Note: The Skinny blog is written by Rick Smith, editor and co-founder of WRAL Tech Wire and business editor of

RALEIGH, N.C. – Can life be worse than death? Read on and you will find out.

Anyone every considering spying for a foreign country should consider the fate of Robert Hanssen, one of the most infamous spies in U.S. history.

Brian Kelley, the former CIA operative who was falsely accused of being a spy, as the Hanssen investigation unfolded and is now known as the “wrong man” in the case, told a spellbound audience at the Raleigh Spy Conference what life is like now for Hanssen. He had just spoken at length about “Spies Among Us” – a band of so-called illegals from Russia arrested last year. But Kelley didn’t hesitate to go off subject when asked by an attendee about Hanssen, the hunt for whom nearly wrecked Kelley’s own life.

“He’s not a happy camper,” Kelley told the crowd of some 300 people at the event put on by Raleigh Metro Magazine Editor and Publisher Bernie Reeves. Kelley then spelled out in a firm voice that lacked rancor or emotion just what the traitor endures each and every day.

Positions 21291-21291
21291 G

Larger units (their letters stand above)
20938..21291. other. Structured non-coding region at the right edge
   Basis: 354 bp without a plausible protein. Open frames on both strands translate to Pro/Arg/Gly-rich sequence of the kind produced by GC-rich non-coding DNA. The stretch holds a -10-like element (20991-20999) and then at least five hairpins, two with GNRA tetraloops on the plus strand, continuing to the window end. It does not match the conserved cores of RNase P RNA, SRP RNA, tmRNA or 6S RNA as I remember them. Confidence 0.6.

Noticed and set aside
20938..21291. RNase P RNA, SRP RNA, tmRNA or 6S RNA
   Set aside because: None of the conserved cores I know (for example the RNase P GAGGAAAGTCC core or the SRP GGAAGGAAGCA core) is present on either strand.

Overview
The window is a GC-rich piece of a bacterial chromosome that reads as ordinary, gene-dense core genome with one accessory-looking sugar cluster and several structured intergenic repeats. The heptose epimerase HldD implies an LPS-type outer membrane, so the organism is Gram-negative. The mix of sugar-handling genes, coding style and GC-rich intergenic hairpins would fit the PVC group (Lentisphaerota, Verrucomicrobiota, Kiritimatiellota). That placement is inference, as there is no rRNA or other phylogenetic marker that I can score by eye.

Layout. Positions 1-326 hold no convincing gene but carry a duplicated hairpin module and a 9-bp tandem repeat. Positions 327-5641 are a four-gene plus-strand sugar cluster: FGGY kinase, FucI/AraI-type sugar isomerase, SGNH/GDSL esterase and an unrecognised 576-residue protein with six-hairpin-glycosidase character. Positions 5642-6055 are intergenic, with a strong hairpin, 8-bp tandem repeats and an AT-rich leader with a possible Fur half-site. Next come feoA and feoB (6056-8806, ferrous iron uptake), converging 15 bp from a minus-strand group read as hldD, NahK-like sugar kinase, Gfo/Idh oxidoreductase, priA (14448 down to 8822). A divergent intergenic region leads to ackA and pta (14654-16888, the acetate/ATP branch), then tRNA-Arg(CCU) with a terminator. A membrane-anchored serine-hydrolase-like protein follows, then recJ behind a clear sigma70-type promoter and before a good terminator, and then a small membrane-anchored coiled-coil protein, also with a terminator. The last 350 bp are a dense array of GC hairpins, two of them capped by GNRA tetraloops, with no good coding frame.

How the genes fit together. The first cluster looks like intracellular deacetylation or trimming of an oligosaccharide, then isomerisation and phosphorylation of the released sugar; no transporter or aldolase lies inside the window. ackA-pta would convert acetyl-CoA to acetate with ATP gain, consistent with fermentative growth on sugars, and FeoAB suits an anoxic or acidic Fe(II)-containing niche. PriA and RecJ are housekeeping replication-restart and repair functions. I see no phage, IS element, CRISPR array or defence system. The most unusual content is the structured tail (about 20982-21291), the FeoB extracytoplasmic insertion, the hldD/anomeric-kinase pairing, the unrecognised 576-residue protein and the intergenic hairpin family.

Hanssen has spent the last nine years in the Federal so-called “SuperMax” prison in Colorado under his life sentence without possibility of parole.

He’s in solitary confinement in a small cell. Yet he can hear others even if he can’t see him.

Also jailed there are Islamic terrorists.

“They cry, scream and pray all day,” Kelley said.

The more he told the crowd, the more spellbound and quiet they became.

“He probably hasn’t seen the outside in nine years,” Kelley said.

Daily exercise is limited to a small walkway.

He has a shower – which can be used 2 minutes per day.

Hanssen’s cell includes a combination sink and commode.

He sleeps on a cement bed covered with a thin mattress.

The cell includes a cement chair and a cement desk.

Luxuries include a window that faces out to another wall, limited reading materials and a once-a-quarter phone call.

He can watch some television.

He can turn off a light.

Over a 22-year period, Hanssen betrayed his country to the Soviet Union. Some of his information led to the execution of at least one U.S. mole operating within the Soviet military.

For his betrayal, Hanssen received over a million dollars in cash and diamonds.

And for the rest of his earthly life he stares most of the day at concrete, sleeps on concrete, and listens to screams of his fellow prisoners.

Can life be worse than death? Kelley’s riveting recounting made the answer to that question a resounding yes.

What does Hanssen say or scream that others can hear?

The bin Laden hunt

The seventh Spy conference, which Kelley helps Reeves put on, concludes today with the in-depth retelling of the hunt for Osama bin laden from former NSA and CIA Director Michael Hayden.

Would Hanssen tell bin Laden that the Al Qaeda terrorist who ordered the 9-11-01 massacre that he got off easy when Navy SEALS shot him dead?

Read more about the Hanssen saga here.

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(Note: Rick Smith is also a senior writer for Metro Magazine.)